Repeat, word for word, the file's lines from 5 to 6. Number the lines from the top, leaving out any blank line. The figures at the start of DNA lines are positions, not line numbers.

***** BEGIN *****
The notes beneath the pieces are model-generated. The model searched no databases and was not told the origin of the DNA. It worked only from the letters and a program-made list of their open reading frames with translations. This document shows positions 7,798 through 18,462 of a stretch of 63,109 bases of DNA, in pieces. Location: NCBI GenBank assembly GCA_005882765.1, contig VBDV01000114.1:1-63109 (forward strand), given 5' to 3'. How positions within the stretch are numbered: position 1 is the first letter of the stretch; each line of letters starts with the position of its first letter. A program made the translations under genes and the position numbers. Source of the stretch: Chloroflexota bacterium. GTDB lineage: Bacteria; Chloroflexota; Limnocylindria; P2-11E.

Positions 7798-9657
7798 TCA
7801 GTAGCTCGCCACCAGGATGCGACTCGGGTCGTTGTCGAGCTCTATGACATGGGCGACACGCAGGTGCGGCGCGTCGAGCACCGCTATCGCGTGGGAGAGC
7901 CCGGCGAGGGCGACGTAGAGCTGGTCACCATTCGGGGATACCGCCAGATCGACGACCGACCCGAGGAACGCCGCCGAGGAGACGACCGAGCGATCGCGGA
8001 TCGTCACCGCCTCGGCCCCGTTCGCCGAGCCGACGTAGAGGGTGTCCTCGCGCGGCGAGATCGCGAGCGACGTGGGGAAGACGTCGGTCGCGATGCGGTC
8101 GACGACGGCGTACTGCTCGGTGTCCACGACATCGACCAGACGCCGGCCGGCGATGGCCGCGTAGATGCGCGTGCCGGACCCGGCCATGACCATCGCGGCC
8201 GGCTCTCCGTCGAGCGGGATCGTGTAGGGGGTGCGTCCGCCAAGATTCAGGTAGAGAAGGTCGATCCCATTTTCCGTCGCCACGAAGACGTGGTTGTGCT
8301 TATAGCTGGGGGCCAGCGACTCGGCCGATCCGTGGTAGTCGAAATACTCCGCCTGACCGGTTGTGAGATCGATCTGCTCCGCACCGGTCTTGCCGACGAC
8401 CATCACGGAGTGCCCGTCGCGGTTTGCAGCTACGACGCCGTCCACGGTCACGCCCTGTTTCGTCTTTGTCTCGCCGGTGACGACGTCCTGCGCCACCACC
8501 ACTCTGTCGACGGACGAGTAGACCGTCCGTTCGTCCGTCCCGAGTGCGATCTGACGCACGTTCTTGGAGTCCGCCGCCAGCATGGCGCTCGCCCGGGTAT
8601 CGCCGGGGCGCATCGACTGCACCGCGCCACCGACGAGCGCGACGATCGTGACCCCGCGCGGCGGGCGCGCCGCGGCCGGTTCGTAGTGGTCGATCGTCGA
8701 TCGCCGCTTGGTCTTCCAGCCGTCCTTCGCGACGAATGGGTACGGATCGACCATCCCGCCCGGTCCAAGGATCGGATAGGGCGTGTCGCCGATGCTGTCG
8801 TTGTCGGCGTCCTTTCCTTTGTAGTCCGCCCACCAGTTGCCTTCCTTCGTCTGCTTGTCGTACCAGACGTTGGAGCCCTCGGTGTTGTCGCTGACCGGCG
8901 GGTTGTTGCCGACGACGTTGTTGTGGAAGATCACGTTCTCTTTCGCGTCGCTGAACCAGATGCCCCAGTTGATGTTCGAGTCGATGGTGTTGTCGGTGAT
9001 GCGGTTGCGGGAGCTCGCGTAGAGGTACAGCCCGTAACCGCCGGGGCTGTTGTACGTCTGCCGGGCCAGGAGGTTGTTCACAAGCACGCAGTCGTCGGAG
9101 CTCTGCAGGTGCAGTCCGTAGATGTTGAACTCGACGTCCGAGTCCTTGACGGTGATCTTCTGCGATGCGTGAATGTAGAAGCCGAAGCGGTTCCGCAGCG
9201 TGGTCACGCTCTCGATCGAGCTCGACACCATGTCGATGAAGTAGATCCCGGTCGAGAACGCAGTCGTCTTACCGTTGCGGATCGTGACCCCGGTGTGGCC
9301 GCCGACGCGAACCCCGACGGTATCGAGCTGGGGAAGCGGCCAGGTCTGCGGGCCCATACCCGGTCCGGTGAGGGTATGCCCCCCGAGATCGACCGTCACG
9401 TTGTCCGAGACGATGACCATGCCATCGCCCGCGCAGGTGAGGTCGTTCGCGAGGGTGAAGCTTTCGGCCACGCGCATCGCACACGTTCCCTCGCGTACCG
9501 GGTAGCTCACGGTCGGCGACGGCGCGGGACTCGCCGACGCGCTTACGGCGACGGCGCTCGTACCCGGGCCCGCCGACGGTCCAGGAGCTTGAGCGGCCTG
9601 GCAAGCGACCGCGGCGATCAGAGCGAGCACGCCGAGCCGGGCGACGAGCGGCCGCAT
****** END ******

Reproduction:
7901 CCGGCGAGGGCGACGTAGAGCTGGTCACCATTCGGGGATACCGCCAGATCGACGACCGACCCGAGGAACGCCGCCGAGGAGACGACCGAGCGATCGCGGA
8001 TCGTCACCGCCTCGGCCCCGTTCGCCGAGCCGACGTAGAGGGTGTCCTCGCGCGGCGAGATCGCGAGCGACGTGGGGAAGACGTCGGTCGCGATGCGGTC